Flood Impact Estimates on Cropland Using Satellite Imagery

Satellite imagery has been widely promoted as a decision-making tool in agricultural production. Many agricultural software companies, crop consultants, and farm managers have integrated satellite imagery into their data analytics for production monitoring and management. Such data and analytics show promise for supporting field zone mapping, identifying relative variations in crop yield, and monitoring water use. There are tradeoffs between satellite platforms in terms of the scale and usefulness of the data collected depending on the application at hand. There are also cases where satellite imagery can be useful for mapping the impacts of extreme events such as flooding, drought, or derechos. 

In June 2021, a 100-year flood event occurred in Southeast Arkansas. When such events happen, it is imperative that impact estimates are conducted as soon as possible to identify how and where to best support producers. The public imagery typically available for agricultural applications comes primarily from the NASA/USGS Landsat or EU Copernicus Sentinel missions. While imagery from these platforms comes at sub-monthly time-steps and relatively high spatial resolutions (30 and 20 meter pixels, respectively), it often isn’t available for several weeks after the images are taken due to processing. However, commercial imagery such as that produced by Planet Labs, offers opportunities for higher spatial resolution of 3-5 meters at near daily time-steps and becomes available in hours to days. When more than 15 inches of rain dropped over Southeast Arkansas, Planet Scope imagery was used to estimate the flood extent over cropland and illustrates the potential for more rapid cropland monitoring applications.

Figure 1 shows the color-infrared (CIR) imagery, flood extent, and heavy flooding (>1 ft) by crop type based on USDA NASS’s cropland data layer (CDL). Planet Scope records four bands of multispectral data for each pixel, including red (R), green (G), blue (B), and near-infrared (NIR). Many producers are familiar with the normalized difference vegetation index (NDVI), which is derived from NIR and R bands and corresponds to crop greenness. NIR reflects strongly when vegetation is present, and absorbs heavily when water is present. This relationship is very useful, as in this case, for mapping flooded fields. Based on the flood extent identified with thresholds for NIR, the CDL, and ground reference information provided by local county extension agents, there were 254,323 soybean, 190,150 rice, 54,817 corn, and 34,864 cotton acres estimated to have heavy flooding during this event in Arkansas. This information was generated within days of the flood event for the seven hardest hit counties. After a few weeks, impact estimates were generated for the broader area including 12 counties. Economic impacts from the event were estimated at approximately $60 million for corn, $6 million for cotton, $68 million for rice, $71 million for soybeans, and $1 million for wheat at an approximate total of $206 million.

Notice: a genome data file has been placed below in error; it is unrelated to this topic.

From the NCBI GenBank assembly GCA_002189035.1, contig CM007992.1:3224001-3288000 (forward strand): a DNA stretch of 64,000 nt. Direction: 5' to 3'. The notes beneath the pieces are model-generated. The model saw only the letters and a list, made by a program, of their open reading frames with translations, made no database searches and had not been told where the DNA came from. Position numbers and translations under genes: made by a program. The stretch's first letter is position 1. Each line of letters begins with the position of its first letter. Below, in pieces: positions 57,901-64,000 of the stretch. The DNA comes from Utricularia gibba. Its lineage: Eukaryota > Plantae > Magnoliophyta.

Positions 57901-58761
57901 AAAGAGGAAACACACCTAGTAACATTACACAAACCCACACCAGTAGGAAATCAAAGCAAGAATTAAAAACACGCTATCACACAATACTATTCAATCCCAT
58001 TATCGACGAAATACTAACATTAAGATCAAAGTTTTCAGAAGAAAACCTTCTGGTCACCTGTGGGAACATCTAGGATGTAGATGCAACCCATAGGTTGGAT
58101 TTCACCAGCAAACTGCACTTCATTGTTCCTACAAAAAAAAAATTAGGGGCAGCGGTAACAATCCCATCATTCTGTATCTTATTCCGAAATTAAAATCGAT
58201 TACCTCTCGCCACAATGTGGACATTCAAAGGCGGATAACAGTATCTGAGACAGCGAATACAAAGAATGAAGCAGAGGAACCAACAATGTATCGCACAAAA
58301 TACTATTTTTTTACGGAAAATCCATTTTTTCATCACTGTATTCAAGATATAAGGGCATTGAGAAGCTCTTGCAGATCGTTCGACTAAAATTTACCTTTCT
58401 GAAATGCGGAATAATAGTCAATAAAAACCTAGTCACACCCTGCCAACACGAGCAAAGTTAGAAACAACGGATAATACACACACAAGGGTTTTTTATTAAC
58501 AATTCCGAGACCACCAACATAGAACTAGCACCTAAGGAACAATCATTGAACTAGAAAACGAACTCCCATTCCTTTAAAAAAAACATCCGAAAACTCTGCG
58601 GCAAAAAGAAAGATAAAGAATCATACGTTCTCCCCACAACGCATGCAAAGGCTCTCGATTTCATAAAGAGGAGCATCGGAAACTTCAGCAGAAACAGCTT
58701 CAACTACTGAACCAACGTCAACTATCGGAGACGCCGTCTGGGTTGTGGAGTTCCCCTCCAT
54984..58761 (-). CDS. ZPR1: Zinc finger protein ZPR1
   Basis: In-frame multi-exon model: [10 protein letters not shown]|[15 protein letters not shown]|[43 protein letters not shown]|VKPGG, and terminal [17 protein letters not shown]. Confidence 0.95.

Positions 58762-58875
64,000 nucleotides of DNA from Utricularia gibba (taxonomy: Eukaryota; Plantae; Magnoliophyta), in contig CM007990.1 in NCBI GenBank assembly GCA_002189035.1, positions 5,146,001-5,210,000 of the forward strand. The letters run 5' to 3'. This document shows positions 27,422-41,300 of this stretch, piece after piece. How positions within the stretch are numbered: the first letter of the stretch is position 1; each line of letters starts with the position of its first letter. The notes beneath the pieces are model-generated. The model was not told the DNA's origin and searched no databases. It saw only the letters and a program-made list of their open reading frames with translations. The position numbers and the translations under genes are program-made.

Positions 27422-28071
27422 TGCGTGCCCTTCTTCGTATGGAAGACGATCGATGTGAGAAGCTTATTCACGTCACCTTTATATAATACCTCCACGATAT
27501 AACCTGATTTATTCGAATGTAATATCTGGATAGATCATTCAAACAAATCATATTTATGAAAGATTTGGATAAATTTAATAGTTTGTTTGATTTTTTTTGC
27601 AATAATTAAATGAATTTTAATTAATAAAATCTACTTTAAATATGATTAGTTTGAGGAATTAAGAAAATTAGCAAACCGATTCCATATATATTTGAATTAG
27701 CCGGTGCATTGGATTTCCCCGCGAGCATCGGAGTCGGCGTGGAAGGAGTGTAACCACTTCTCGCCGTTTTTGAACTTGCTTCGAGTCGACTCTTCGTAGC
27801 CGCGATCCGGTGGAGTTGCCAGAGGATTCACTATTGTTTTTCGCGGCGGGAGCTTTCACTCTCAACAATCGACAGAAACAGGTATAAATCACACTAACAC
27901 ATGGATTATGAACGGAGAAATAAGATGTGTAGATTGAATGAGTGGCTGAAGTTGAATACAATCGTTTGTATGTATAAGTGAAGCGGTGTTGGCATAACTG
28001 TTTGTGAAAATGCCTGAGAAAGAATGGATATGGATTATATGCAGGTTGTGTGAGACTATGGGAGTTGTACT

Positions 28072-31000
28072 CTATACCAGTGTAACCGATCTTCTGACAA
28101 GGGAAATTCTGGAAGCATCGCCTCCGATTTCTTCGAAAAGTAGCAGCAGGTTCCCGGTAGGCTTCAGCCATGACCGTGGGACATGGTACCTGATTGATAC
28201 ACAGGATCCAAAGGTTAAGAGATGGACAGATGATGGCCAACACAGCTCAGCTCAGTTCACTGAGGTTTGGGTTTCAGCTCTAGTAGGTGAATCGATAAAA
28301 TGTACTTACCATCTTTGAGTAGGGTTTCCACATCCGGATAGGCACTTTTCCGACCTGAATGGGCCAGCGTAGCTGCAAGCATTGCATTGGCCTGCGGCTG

Satellite imagery applications for agriculture are most commonly thought of for in-season monitoring and post-season assessment of maximum greenness to map field management zones. However, a lesser known but useful application of satellite imagery is for flood or natural disaster mapping. When flood events, derechos, or other natural disasters occur, estimating the extent of crop damage in a short timeframe is of utmost importance to best support recovery. We often rely on conversations and phone calls with county extension agents, producers, and crop consultants to gain an initial estimate of crop impacts. Satellite imagery can provide an additional tool for making damage estimates in those critical days and weeks following an event, especially when combined with on-the-ground conversations and validation. Planet and other satellite platforms will continue to play a role in improving and supporting agricultural production as wider access becomes available. This case represents one of many opportunities for satellite imagery to increase in its adoption and applications in crop production.

Figure 1: Estimates of Flood Extent and Acreage Impacts in Southeast Arkansas, June 2021.

Source: Acreage counts are from the 2020 Cropland Data Layer published by USDA NASS (https://nassgeodata.gmu.edu/CropScape/). Raw satellite imagery is from June 14th, 2021 and sourced from 4-band Planet Scope Scenes (https://www.planet.com/).

Davis, Jason, and Aaron M. Shew. “Flood Impact Estimates on Cropland using Satellite Imagery“. Southern Ag Today 2(3.3). January 12, 2022. Permalink